September 2011


Yesterday, here in NYC, I attended Movement Day, a conference intended to focus on issues relevant to church leaders in cities across the country. There were 1,000 pastors and others who gathered in the beautiful sanctuary at Fifth Avenue Pres to hear three plenary talks in the morning: One by our very own Tim Keller on ‘Generous Justice’, one by AR Bernard of Christian Cultural Center in Brooklyn – which was supposed to have been about fathers but was about how his church was developed organizationally, and a provocative talk by Erwin McManus of Mosaic Church in LA about the first, second and third places we occupy.

In the afternoon, I attended a workshop on the HIV pandemic held at Trinity Grace.  The program featured stories primarily about the work of World Vision partnering with churches which have come to embrace the widows and orphans of the HIV epidemic in sub-Saharan Africa as their own. WV’s primary mode of getting churches involved is through vision trips to East Africa to allow leaders to see the epidemic unfolding first hand and then through child sponsorship. For $35/month, not just a child, but a whole family and community  – up to 60 people – is impacted.  Sadly, for me, WV is not in Nigeria (yet); their primary areas of focus for HIV are East and southern Africa.

At one point, John Volinsky of WV shared how his former church, Bayside in Sacramento got involved in this work. When he mentioned Bayside, my ears perked up. A month ago, that wouldn’t have meant anything to me, but when I was in Jos at Faith Alive, I had learned that a church in California called Bayside had built that facility in just 6 months.

Surely this must be the same church? Well, it was! When I approached John afterwards to introduce myself, he confirmed that his former church had infact built Faith Alive. And the best part was that the funds for that came from a capital campaign they did, where, in advance, they committed to give away HALF of the funds they raised. They needed to raise $10 million and they ended up raising $19M – gulp.  So they had $9.5 million to give away to 40 different projects, of which Faith Alive was just one.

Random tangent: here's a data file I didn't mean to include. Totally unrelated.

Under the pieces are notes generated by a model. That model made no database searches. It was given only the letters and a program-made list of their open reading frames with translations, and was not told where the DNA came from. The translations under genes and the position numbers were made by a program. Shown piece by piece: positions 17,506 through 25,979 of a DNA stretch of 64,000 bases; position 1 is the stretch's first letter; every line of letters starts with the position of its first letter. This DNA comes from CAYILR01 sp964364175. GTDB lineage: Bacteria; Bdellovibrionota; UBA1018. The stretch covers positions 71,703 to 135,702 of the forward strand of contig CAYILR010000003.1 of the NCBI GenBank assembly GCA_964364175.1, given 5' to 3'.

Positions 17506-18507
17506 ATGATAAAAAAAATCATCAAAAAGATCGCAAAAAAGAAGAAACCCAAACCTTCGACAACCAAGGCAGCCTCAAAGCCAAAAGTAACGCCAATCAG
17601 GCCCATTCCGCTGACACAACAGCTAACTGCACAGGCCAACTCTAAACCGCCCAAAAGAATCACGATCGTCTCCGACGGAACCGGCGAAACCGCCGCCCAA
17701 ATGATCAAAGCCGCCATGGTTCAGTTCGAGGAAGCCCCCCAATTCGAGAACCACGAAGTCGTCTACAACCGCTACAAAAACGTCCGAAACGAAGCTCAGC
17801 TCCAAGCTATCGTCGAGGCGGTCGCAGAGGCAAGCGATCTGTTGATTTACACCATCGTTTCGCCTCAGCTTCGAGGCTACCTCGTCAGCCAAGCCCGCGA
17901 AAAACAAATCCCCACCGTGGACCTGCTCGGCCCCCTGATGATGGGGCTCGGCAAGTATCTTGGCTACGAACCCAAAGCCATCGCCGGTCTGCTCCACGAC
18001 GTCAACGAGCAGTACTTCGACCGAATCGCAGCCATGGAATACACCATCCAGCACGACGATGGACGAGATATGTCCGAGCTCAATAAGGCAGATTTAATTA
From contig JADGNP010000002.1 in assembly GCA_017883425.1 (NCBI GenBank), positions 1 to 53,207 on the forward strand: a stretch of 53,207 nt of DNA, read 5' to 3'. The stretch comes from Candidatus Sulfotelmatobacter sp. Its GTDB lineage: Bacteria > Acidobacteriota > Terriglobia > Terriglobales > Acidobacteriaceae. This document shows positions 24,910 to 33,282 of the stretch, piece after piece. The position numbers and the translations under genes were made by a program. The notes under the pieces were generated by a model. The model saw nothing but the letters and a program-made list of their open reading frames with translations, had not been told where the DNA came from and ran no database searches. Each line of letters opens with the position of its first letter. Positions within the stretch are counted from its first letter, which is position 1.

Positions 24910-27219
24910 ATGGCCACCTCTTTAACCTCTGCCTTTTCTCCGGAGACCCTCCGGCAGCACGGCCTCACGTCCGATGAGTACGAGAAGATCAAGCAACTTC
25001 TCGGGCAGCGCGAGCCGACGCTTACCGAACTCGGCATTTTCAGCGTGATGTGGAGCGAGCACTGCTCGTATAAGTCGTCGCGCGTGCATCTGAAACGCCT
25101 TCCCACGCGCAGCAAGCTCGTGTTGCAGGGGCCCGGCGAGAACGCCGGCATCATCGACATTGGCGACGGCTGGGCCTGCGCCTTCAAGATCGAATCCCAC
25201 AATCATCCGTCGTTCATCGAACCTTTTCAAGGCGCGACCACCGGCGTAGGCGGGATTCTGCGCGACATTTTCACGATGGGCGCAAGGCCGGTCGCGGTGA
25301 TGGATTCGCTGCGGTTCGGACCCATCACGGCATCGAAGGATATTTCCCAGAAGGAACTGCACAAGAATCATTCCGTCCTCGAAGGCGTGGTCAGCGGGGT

How Great is our God!  I praise our God, who is a God of generous justice, for Bayside Church, for their generous hearts, and generous giving, and for the blessing they are to Faith Alive in Jos, Nigeria, which  is an on-going gift to that community.

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One of the brightest spots during my time in Jos was a visit to Faith Alive Hospital, a 3 story facility that identifies and cares for women, men, and children living with HIV/AIDS – free of charge.  Truthfully, I didn’t know much about Faith Alive before going there, but  since I had recently started making a modest contribution to this work through a  US-based Mennonite organization and because I have a personal and professional interest in the AIDS epidemic, I decided it made sense for me to stop by the next time I was in Jos.